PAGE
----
"Distilled spirits plants shall not be located in any dwelling house, or in any shed, yard, or enclosure connected with any dwelling house, or on board any vessel or boat, or on premises where beer or wine is produced, or liquors of any description are retailed, or (except as provided in §19.133) on premises where any other business is conducted."

Meaning, any shed, yard (defined portion of a property connected with a dwelling), or enclosure; any of which connected physically with a dwelling. This being to prevent someone setting up a still in their backyard, or front yard for that matter. The reading described in Porter's post would extend the "yard" to include all land on the same parcel upon which is a dwelling which would exclude all Farm Distilleries. It simply is not so.

R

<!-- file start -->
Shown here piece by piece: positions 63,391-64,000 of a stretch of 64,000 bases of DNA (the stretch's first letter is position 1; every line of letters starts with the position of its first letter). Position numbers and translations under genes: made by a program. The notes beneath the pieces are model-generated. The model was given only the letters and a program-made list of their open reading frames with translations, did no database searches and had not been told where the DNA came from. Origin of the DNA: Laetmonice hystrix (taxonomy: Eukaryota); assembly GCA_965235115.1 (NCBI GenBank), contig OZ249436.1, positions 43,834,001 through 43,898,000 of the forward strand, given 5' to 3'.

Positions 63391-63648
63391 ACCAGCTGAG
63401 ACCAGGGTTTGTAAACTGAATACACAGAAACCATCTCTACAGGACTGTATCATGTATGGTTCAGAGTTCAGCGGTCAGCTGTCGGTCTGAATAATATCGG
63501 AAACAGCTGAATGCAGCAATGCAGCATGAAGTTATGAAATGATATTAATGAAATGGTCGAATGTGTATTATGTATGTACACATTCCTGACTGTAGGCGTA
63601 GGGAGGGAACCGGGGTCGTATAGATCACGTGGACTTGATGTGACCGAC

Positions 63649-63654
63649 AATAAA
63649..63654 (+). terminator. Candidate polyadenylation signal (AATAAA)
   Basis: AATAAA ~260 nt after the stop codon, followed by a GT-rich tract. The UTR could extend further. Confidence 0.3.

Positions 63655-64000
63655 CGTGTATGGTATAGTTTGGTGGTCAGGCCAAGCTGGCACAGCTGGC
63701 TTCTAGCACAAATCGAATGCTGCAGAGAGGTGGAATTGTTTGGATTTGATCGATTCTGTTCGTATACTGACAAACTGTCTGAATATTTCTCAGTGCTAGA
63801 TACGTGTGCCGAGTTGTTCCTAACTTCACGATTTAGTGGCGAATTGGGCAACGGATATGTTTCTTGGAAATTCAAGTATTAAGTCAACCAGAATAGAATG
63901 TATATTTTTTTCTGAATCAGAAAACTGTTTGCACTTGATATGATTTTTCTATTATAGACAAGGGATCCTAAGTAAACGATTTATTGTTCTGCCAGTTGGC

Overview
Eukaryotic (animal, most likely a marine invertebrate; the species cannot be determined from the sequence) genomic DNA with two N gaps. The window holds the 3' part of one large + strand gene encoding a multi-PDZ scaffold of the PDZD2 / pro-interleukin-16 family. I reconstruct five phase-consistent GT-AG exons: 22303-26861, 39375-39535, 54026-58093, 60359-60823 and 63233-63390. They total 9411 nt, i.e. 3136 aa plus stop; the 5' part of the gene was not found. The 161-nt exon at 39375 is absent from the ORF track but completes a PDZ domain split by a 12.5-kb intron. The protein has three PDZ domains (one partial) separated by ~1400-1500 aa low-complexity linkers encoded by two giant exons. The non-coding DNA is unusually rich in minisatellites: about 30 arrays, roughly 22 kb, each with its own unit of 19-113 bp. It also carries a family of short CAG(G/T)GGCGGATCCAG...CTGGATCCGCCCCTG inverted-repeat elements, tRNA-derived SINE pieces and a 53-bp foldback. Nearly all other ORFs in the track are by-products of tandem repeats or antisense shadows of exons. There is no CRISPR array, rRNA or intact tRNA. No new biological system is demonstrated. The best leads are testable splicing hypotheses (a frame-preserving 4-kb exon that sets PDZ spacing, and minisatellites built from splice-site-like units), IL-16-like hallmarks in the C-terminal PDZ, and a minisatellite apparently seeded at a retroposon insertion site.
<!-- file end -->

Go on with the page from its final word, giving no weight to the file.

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In my observations of this industry I have seen many examples of TTB being unable or unwilling to enforce its own rules consistently, on this and other matters. Based on reported experiences, it would seem that most TTB decision-makers interpret the rule as I do. If the dwelling and the distillery are separate structures and not linked by any connecting structure, the rule is satisfied. But the rule as written is ambigious enough to allow other interpretations. I would say that the best way to deal with a TTB person who takes the 'wrong' position is to explain the situation without attributing error. It is fair to say that the more restrictive interpretation is in the minority and would seem to serve no practical purpose. One assumes that the purpose of the rule is safety and re-titling a piece of property would have no impact on safety.